Part 5: San Diego to La Junta, CO


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The Trip

Our objective was to get from San Diego to a friend's shop in La Junta, CO.  Normally, this would be a hard 3-day run with no allowance for downtime or problems.  We decided to allocate 4 days for travel to insure the sanity of the driver.  Our path would take us through Tucson, AZ and across southern Arizona into New Mexico and then north along the Rio Grande to Santa Fe. From Santa Fe, we followed the old Santa Fe trail (now called I-25) to Raton, NM and then over the mountains into La Junta.

The Photos

The photos below are what we saw.

Thor and Lance saddled-up and ready to roll east.

The trip to Tucson was uneventful.  We stayed at the Tucson KOA which is very nice by any standard, not just "nice for an RV park" standard.  After visiting a relative, we headed east into New Mexico.  Outside Deming, we stopped for lunch and spotted this ex-mil tractor that had been drafted into civilian service.

From Deming, we took the Hatch cutoff and headed north on I-25.  En-route, we passed these huge beams being hauled north.

We knew that we would encounter weather and it was right on schedule.  There were substantial thunderstorms along the Rio Grande Valley.

Past Las Vegas, NM the showers turned into a full-force blizzard impacting both travel speed and visibility.

We stayed in Raton and the following morning we headed east then north into La Junta.  Since we showed up on Sunday, we just setup in the parking lot of the shop in anticipation of actions on Monday.

The shop usually has a large selection of equipment in the parking lot outside the shop.  Above is a U500.

Unlike some of our previous visits, there were several older, gasoline-powered Unimogs in the lot.

On the left is a 419 diesel Unimog.  The red truck is a model 404 Unimog.

We spent Monday doing design actions at the shop.  After dark, we heard a really loud crash that I initially thought we due to "humping cars".  Humping, aside from the obvious meaning, is used in the railroad to mean assembling a train by letting cars coast into one another making crashing noises.  But, La Junta is a through-stop and trains are not assembled here.  In the morning we discovered that the noise had been due to a derailment.  Rob, our host told us that crews were in route to address the issue.  Kathleen took her camera and headed to the overpass to watch the events.  Above is a view of the situation.

As we headed to breakfast a large convoy of trucks and equipment showed up on site.  The two bulldozer cranes would be used to lift the derailed cars.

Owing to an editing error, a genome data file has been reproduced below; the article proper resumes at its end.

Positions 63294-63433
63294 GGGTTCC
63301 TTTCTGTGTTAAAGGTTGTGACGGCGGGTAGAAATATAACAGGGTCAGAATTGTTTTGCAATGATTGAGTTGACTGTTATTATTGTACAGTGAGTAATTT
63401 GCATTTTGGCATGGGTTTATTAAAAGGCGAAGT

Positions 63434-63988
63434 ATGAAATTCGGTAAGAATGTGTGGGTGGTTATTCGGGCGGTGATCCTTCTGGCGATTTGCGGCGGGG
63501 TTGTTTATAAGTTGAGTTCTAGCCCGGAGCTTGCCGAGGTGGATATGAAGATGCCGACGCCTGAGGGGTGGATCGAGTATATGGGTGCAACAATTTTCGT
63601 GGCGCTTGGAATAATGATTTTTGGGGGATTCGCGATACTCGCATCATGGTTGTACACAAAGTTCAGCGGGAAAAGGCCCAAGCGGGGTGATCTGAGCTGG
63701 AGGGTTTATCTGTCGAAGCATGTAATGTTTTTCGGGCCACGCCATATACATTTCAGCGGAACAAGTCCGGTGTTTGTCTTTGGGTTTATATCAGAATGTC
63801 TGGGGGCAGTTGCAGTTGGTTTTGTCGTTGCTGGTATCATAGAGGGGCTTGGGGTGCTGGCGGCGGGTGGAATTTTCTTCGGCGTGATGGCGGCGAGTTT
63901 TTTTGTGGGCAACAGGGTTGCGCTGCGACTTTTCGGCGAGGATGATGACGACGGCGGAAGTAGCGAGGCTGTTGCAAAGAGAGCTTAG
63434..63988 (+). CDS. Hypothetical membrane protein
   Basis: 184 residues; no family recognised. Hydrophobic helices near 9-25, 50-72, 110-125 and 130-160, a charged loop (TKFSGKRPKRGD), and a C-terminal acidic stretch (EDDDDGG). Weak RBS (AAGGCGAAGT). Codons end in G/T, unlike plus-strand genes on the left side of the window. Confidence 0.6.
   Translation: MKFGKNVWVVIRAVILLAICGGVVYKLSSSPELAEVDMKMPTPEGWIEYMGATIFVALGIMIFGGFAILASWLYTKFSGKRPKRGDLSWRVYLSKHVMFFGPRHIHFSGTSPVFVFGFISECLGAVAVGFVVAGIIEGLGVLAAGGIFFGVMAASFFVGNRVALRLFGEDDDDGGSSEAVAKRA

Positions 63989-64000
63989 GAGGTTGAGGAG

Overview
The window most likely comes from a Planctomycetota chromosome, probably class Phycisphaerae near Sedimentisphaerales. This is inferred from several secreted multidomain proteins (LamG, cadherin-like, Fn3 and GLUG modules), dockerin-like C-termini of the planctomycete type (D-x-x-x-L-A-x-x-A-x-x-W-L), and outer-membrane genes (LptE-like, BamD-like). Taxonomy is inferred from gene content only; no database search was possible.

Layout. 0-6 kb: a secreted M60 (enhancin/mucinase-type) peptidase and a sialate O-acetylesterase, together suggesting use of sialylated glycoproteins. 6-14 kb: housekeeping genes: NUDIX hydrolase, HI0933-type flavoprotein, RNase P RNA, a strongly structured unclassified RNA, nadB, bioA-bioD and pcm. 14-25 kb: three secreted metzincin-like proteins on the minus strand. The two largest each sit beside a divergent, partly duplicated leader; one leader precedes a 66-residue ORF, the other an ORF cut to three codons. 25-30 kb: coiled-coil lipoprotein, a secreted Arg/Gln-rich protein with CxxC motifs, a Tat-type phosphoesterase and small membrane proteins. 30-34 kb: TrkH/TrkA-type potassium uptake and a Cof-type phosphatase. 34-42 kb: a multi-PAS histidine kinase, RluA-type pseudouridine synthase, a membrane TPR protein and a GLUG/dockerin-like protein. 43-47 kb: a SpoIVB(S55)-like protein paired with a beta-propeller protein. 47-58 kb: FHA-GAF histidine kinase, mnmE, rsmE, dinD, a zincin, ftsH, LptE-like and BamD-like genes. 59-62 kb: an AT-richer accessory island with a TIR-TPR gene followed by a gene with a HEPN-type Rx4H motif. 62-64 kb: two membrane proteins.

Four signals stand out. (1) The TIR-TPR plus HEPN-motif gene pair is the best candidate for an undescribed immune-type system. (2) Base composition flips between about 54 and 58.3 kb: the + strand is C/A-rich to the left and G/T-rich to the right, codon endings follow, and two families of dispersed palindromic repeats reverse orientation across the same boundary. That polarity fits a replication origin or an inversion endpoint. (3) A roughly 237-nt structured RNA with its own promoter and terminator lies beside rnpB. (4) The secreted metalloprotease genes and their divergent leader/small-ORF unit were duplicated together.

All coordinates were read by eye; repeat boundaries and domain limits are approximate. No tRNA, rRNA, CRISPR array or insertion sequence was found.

From the top of the overpass we could see Thor in the parking lot of the shop.

A panorama of the view from the top of the overpass.  Note that a coal train is heading into the yard.

The dozer-cranes finally made it to the area of the wreck.  Note that these cranes are mirror-twins.

In addition to equipment, the crews brought in several truckloads of track ballast that was spread by the loader to allow equipment to cross over the rails.  The loader is making a big dust cloud as the ballast is deposited to allow equipment access.  The yellow railcar is blocking BNSF's main lines in the yard.

Time is money in the railroad business.  The crews knew exactly what to do to get the cars off the active tracks.

The cranes were attached to the derailed cars and they were hoisted and moved to the side.  Note the "do not hump" sign on the brown rail car.

This crane's counterbalance is deployed during lifting.

When the cars were lifted they separated from the truck assembly underneath.  The wheel trucks were moved separately.  This operation was run like any other construction job: one person actually doing work and at least ten others watching.

This truck assembly was moved by hand by this crew.  They rolled the truck to the crane for lift-off.

Once the cars were off the tracks, the equipment was drive back to the staging area.

The work crew cleared the tracks in about 5 hours.  But, the rails suffered damage and required other actions to get the line functional.  Those actions were less interesting and looked more like "work".

Tomorrow, we engage in more computer-aided design (CAD) modeling for the tire mount.

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Photos and Text Copyright Bill Caid 2019, all rights reserved.
For your enjoyment only, not for commercial use.